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$20m upgrade plugs Sydney Water's leaks

Sydney Water has spent AU$20 million on a workforce management IT upgrade for its engineers and service crews in the hope it will save several million dollars annually by reducing paperwork and increasing accuracy.
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Written by Alex Serpo on

Sydney Water has spent AU$20 million on a workforce management IT upgrade for its engineers and service crews in the hope it will save several million dollars annually by reducing paperwork and increasing accuracy.

Managing director Kerry Schott said in a statement that the system was "one of the biggest technology upgrades Sydney Water has implemented in over five years".

The system included workforce management software Advantex from Canadian software provider Ventyx, running on Panasonic CF-19 Toughbook laptops. The laptops physically integrate with Sydney Water vehicles via docking stations, and connect to Telstra's Next G mobile network. The systems integration was done by Fujitsu.

A Sydney Water worker using a Toughbook on the job.

Business project manager Jeff Micallef said Sydney Water first went to a select tender in 2005. "We chose Ventyx because they had a number of installations in America and Europe across water utilities in particular," he said. "Their out of the box product matched a high percentage of our requirements."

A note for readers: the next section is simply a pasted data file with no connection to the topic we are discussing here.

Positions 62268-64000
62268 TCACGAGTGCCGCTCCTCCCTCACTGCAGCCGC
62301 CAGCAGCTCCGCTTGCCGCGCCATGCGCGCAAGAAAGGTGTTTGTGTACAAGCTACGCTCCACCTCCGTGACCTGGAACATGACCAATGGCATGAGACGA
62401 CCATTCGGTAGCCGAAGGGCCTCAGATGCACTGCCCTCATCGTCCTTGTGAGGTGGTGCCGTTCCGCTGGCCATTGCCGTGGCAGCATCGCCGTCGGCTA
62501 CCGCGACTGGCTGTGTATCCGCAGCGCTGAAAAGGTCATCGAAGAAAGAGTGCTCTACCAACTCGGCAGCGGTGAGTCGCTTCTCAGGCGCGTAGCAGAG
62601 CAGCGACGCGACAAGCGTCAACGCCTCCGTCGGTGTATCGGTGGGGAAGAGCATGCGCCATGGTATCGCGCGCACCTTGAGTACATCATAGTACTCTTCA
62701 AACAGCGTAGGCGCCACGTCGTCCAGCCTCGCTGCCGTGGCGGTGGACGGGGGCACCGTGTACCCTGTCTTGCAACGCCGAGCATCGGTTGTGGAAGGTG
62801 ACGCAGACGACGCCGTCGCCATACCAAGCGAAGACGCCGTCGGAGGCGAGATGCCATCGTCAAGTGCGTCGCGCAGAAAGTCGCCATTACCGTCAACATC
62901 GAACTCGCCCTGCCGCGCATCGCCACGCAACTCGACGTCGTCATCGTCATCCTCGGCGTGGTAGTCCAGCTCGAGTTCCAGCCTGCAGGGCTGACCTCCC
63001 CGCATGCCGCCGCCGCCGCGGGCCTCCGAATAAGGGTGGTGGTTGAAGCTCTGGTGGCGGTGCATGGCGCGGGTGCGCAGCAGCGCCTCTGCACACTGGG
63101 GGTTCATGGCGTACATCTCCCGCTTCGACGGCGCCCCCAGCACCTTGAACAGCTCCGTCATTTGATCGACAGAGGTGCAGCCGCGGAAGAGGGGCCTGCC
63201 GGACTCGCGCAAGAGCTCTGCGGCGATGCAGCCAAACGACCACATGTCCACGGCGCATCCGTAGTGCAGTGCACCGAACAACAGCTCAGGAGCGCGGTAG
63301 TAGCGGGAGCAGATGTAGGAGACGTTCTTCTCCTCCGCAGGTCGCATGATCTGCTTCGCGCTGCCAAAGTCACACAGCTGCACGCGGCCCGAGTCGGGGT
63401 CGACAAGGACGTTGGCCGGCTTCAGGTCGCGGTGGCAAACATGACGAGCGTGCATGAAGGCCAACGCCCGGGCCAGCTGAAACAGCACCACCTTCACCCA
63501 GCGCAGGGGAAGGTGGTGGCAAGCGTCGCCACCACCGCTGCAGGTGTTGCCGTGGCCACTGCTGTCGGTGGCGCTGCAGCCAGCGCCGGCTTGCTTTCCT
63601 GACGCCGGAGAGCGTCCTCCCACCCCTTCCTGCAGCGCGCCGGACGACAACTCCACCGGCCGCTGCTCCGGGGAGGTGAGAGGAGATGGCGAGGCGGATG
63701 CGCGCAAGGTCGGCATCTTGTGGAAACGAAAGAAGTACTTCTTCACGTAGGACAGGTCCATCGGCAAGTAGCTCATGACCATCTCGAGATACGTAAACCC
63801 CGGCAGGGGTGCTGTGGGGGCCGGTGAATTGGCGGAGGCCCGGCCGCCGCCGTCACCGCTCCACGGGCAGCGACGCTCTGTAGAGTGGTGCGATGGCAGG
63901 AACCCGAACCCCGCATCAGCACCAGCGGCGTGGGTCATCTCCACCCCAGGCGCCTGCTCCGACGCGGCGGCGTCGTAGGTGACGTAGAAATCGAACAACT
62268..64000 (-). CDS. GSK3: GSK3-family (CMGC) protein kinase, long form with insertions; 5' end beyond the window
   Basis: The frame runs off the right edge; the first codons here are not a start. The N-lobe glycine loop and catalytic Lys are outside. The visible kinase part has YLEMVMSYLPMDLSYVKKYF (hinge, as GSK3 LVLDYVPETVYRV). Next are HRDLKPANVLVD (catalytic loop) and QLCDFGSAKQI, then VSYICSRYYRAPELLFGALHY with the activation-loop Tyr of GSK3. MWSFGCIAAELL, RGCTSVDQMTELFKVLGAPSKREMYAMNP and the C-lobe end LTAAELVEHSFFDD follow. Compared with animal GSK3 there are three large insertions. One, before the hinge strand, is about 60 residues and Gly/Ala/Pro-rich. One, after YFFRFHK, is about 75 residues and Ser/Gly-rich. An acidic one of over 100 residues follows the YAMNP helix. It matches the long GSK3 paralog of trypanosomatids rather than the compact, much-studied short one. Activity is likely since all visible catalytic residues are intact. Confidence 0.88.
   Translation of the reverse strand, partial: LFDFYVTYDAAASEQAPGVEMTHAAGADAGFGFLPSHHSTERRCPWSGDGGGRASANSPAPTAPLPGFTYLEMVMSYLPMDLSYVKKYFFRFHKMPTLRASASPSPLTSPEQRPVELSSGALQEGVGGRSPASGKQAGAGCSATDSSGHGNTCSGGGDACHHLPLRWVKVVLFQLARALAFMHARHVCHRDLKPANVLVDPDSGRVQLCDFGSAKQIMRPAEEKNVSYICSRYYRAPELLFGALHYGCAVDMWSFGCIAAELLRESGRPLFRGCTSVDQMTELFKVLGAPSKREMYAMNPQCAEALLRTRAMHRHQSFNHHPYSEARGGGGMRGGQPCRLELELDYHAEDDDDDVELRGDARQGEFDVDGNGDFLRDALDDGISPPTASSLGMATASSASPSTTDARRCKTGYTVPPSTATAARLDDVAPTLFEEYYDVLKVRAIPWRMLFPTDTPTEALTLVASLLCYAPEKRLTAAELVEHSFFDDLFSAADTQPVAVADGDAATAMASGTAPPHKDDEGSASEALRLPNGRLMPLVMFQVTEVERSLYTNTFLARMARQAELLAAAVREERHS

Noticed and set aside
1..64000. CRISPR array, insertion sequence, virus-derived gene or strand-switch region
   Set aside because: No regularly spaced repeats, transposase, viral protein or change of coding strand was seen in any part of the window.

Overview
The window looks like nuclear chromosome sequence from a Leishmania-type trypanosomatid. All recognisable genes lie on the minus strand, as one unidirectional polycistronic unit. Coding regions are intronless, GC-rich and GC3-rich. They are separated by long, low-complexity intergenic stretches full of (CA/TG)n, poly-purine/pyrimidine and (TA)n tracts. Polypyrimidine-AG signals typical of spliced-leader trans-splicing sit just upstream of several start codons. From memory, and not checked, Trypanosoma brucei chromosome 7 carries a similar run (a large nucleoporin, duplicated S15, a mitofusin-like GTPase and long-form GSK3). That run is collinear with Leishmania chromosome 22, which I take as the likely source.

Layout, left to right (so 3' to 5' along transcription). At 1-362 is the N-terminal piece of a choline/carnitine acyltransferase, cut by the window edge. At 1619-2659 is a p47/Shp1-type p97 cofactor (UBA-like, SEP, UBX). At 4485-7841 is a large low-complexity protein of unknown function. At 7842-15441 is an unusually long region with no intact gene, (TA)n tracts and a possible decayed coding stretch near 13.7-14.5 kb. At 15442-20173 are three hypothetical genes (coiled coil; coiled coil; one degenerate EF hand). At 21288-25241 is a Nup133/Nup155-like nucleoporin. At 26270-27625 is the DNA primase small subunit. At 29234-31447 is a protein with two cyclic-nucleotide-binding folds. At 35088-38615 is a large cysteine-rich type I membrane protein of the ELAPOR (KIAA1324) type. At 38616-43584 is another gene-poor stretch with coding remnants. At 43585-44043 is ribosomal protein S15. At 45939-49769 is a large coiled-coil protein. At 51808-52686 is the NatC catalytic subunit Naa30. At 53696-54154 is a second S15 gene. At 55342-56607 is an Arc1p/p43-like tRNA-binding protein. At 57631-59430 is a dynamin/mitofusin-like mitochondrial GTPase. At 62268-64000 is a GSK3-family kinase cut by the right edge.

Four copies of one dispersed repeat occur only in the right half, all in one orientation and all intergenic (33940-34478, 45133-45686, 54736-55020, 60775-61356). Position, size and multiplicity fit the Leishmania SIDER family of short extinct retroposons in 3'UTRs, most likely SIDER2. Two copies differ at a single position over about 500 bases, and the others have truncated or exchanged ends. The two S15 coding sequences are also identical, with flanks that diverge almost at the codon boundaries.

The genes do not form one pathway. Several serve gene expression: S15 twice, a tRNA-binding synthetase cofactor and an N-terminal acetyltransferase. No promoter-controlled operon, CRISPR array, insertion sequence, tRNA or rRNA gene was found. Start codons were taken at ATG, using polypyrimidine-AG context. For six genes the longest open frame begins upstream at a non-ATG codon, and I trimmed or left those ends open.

The Panasonic Toughbooks were chosen in consultation with the workforce, Micallef said. He said Sydney Water tested the system on a sample of the workforce, before going to pilot and then eventually rolling it out.

In order to make the changeover process as simple as possible, Micallef said the software was designed to mimic the previous paper-based process. "What they saw on the screen was basically an electronic version of their [current] job card, which went a long way towards acceptance," he said.

Training was an integral part of the roll-out process. "We did a readiness assessment of our workforce, and identified those who had never used a computer," Micallef said. Those with no computer literacy received two days training, while those with existing literacy received one.

The system also includes GPS, which is yet to be enabled, pending testing. "GPS further strengthens the scheduling capability of the product ... [such as] looking for the nearest available crew," Micallef said.

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